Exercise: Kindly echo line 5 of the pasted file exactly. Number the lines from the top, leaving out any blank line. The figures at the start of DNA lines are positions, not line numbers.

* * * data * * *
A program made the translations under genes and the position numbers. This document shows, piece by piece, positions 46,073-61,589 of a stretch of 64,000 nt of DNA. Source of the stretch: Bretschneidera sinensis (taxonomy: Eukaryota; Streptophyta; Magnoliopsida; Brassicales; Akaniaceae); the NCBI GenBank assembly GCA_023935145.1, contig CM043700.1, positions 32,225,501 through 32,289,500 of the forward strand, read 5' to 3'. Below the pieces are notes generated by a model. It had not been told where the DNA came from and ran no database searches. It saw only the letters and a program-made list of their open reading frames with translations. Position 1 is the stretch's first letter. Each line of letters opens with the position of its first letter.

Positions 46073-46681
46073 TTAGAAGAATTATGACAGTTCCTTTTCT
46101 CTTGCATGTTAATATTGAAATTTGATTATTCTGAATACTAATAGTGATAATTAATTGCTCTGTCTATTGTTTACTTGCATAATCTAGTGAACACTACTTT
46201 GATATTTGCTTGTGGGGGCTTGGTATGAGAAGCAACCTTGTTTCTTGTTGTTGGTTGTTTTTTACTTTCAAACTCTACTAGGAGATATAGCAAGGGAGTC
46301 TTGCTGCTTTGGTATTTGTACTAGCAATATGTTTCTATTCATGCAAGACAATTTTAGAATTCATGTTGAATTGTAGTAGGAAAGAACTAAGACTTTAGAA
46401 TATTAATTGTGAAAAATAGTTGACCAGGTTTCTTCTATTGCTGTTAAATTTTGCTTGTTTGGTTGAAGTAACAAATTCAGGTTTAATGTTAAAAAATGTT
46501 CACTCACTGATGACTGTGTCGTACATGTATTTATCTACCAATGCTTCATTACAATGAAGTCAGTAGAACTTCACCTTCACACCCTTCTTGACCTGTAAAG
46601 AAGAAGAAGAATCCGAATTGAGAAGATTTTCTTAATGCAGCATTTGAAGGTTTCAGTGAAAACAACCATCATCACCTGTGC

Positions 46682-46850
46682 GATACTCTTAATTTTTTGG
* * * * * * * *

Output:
46201 GATATTTGCTTGTGGGGGCTTGGTATGAGAAGCAACCTTGTTTCTTGTTGTTGGTTGTTTTTTACTTTCAAACTCTACTAGGAGATATAGCAAGGGAGTC